You've gotten some good advice. I particularly am inclined to agree with Norman on closing up the spark plug gap. I also tend to believe that it would be electrical in nature since it happened after running well and sitting just a short time. Intake manifold leaks can manifest themselves like you're describing, but that's on a car with old gaskets that simply/gradually go bad. That doesn't sound like your car, or your prelude to the problem. On the other hand,that 1950's bendix coil would sure be high on my list of suspects, too. With a high compression head (that I'm sure you're running on a speedster), 0.040" gap on plugs and a "cooked off" coil...would answer the mail on this one. Sounds to me like the coil may have gotten too hot once too often (a 60 year old coil doesn't owe you anything any way). I also second Dave's suggestion, (and your suspicion) of the condenser, though the few times I've dealt with faulty condensers, I could not get the car started at all, much less by hand cranking.
Thanks Scott. You're correct, I have a Rajo model 30 head on it. Texas T dizzy installation instructions specified 0.040" plug gaps, and they did run very well for two months. The coil sat unused for 35 years, so obviously is also suspect, as is the new condensor. I'll recheck/reset (if necessary) timing on Friday. If that doesn't do it, I'll replace one part at a time until I find it. Cheapest first.
Also considering a electronic module to replace the points/condensor. Opinions? It's 6v, no mag, original genny with a FP VR. I think I've read that some have had problems with the electronic modules on 6v power. That way I can eliminate points and condensor from the equation.
I don't know if this information would apply to your Model T or not. I once had a 38 De-Soto which would run for a mile or two and then stop. After it cooled down it would start and I could drive about a mile before it stalled again. I tried many things to try to get it fixed, to no avail. The body was shot and the front end bent because my uncle who had the car before me had run it into a stone wall. When it stopped running I bought it from him and tried to fix it. I also had a 38 Plymouth so I took all the interchangeable parts off the De Soto and then called a wrecker who toed away the De Soto. One day when I was working on the Plymouth, I broke off the stud from the ignition coil where one of the primary wires was connected. I then installed the coil off the De Soto. I drove about a mile and the Plymouth stopped. It was then I found out why the De Soto stalled.
Getting to your Model T. When you tried to reset the timing, was the spark lever all the way retarded? If you were to adjust it the way you did with the spark lever down, you would find your spark too far retarded when you push the lever up. That could be the reason it runs poorly.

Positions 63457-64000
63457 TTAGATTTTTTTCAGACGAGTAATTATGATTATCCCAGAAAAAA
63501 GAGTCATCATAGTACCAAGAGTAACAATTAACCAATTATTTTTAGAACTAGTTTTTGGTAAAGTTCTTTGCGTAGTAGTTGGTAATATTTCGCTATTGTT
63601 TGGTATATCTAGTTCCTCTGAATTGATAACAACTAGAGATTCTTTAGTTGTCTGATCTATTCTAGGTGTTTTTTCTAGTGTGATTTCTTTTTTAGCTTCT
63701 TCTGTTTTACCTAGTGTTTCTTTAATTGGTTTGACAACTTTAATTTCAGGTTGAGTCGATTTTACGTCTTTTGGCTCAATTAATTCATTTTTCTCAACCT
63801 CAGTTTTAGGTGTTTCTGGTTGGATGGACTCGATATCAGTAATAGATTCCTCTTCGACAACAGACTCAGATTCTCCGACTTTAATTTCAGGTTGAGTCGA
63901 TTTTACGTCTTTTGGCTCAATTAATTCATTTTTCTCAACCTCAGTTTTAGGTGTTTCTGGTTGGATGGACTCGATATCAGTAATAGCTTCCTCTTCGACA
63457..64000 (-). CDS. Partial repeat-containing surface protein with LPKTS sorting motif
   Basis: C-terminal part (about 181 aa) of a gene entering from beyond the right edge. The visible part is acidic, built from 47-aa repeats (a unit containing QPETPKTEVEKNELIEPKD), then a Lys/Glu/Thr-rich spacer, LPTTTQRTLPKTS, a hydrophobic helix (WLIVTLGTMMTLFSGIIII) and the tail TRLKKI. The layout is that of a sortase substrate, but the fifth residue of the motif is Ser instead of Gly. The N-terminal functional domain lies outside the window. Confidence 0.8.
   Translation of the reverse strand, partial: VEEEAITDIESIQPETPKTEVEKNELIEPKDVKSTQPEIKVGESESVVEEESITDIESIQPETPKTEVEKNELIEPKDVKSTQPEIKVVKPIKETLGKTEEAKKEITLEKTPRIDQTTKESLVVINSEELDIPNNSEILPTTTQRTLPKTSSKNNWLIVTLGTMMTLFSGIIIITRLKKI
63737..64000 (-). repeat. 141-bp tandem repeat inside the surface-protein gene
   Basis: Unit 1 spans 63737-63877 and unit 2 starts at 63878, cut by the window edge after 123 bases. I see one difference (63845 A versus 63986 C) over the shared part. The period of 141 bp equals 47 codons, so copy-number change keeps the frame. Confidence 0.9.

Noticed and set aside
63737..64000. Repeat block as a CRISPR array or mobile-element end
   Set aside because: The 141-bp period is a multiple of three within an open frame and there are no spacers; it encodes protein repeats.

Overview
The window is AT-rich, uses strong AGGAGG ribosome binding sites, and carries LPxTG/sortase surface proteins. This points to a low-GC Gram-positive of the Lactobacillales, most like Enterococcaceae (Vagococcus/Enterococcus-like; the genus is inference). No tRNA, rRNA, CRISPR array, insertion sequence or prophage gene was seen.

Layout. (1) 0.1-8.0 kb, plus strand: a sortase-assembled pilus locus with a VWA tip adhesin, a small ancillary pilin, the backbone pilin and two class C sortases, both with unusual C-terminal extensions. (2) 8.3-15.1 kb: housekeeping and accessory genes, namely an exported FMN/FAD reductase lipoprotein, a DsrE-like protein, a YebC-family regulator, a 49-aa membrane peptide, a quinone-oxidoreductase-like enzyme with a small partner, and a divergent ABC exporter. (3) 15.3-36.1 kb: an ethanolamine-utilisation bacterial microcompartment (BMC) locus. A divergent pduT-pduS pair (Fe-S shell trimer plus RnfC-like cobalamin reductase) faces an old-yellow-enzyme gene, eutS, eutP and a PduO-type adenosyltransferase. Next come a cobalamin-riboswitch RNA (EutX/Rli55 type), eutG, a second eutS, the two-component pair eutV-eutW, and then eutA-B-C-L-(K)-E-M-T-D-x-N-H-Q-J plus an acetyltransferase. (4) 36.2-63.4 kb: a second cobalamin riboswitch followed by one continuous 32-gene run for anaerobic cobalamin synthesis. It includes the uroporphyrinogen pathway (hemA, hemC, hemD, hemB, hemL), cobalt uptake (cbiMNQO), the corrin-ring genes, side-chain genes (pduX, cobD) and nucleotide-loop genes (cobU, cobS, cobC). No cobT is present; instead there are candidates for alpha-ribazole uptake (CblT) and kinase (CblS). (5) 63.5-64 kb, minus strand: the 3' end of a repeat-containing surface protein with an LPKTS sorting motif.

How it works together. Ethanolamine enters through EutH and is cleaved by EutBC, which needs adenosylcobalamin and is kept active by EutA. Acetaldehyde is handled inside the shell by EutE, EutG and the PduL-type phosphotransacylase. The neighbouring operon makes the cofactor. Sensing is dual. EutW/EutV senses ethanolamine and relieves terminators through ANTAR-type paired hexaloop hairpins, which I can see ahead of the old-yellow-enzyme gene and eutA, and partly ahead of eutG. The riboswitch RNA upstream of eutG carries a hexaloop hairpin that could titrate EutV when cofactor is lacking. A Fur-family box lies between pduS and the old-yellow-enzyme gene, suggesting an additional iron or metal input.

Norm, thanks again for posting. The spark lever was all the way up when I set the timing. However, I'm beginning to second guess myself on the firing point. With #1 on TDC, I turned the dizzy head to the point where the points were just starting to open (using the ohm meter), then locked down the clamp. I may need to bring the piston down slightly after TDC for proper, fully retarded, firing point. My first check will be to determine the firing point with the spark plug laying on the head, and adjust if necessary.
When I set my Dist. I use a TW timing unit and it states to set at 15 Degs. after TDC. I've had good luck with this, but I'm no expert, hope this might help.
The 15 degree After TDC setting isn't critical but is a bit more retarded than one might expect because it is done for safety to the person who might be hand crank starting the car. There is plenty of advance range built into the hand lever setting on the steering column so starting out at 15 retarded still leaves plenty of advance adjustment left in the linkage while ensuring there is no chance of the timing not being After TDC to thus ensure safety.
UPDATE: I set-up to check the timing and found that now I have no spark at the plugs at all when hand cranking. I replaced the coil (brand new from Texas T) and still no spark at the plugs. Good battery, and I have power going to the distributor. With the cap and rotor off, I can see spark at the points when they separate. Have good continuity through the cap on all wiring (plug wires and coil wire). Condensor wire to negative side of the new coil (per instructions from Texas T), and power to the positive side. The dizzy housing is grounded, as it has been since I installed it. No shorts in the wiring as far as I can tell.
What else could it be, other than the condensor? Would a bad condensor show the symptoms I've described? Getting a little frustrated, but will persist.
Thanks for any and all input. Wouldn't be able to do this alone.
Also, I pulled the coil wire off the dizzy cap and placed it near a head bolt. With the key on, I got good spark when hand cranking.
Rotor may be shorting through to the shaft.